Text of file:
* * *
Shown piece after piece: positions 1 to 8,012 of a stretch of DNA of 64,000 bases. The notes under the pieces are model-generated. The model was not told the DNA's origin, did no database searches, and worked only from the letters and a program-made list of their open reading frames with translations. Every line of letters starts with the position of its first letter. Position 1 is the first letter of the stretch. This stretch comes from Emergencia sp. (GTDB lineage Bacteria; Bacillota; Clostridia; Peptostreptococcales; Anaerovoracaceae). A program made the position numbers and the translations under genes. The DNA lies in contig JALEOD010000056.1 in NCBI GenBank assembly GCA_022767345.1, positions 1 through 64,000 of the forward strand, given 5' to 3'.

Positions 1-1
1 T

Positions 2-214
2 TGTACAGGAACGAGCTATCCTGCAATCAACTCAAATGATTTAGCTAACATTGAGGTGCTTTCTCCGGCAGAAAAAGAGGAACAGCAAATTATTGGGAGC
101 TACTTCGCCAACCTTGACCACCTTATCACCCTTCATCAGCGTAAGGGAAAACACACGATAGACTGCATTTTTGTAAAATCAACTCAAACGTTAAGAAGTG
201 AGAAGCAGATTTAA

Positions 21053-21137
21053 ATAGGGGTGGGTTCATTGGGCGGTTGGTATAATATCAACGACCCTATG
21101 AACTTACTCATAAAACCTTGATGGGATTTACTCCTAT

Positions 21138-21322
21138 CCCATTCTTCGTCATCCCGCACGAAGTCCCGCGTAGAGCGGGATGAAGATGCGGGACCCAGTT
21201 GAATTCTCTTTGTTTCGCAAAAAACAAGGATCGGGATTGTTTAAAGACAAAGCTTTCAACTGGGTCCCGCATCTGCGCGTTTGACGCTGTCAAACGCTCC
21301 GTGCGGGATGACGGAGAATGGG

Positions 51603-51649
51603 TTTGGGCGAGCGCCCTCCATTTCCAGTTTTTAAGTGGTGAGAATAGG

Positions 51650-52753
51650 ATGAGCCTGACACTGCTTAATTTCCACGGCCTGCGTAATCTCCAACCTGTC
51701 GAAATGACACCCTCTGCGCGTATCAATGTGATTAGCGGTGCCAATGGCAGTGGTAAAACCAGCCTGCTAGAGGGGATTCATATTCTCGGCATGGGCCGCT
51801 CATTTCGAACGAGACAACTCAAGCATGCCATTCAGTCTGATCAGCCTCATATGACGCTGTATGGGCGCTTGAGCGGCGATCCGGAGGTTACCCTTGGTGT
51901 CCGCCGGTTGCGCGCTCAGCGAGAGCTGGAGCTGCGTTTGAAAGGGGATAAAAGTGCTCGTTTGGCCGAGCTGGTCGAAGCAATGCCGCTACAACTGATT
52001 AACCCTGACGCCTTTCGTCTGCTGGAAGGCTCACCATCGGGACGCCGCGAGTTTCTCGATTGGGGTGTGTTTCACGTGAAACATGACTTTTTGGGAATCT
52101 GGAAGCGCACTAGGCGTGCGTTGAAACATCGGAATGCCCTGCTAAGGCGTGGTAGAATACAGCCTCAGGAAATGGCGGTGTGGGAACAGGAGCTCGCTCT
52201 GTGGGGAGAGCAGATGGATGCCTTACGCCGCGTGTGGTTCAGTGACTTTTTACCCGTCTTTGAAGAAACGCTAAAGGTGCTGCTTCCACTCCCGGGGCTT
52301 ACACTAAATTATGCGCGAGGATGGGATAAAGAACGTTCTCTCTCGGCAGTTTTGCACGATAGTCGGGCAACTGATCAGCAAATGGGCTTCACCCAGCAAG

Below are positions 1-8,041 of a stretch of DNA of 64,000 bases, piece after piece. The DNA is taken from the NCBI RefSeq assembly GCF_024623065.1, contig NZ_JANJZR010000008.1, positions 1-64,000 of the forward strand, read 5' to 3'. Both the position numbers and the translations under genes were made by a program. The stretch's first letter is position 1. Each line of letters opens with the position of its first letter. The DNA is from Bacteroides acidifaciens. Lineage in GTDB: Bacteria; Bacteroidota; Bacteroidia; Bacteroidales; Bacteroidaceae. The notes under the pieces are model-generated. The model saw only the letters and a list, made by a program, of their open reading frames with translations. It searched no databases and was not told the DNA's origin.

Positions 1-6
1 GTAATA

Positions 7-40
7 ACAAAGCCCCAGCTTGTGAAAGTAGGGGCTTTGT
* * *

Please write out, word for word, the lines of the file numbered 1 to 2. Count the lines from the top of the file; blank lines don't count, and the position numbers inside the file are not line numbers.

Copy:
Shown piece after piece: positions 1 to 8,012 of a stretch of DNA of 64,000 bases. The notes under the pieces are model-generated. The model was not told the DNA's origin, did no database searches, and worked only from the letters and a program-made list of their open reading frames with translations. Every line of letters starts with the position of its first letter. Position 1 is the first letter of the stretch. This stretch comes from Emergencia sp. (GTDB lineage Bacteria; Bacillota; Clostridia; Peptostreptococcales; Anaerovoracaceae). A program made the position numbers and the translations under genes. The DNA lies in contig JALEOD010000056.1 in NCBI GenBank assembly GCA_022767345.1, positions 1 through 64,000 of the forward strand, given 5' to 3'.

Positions 1-1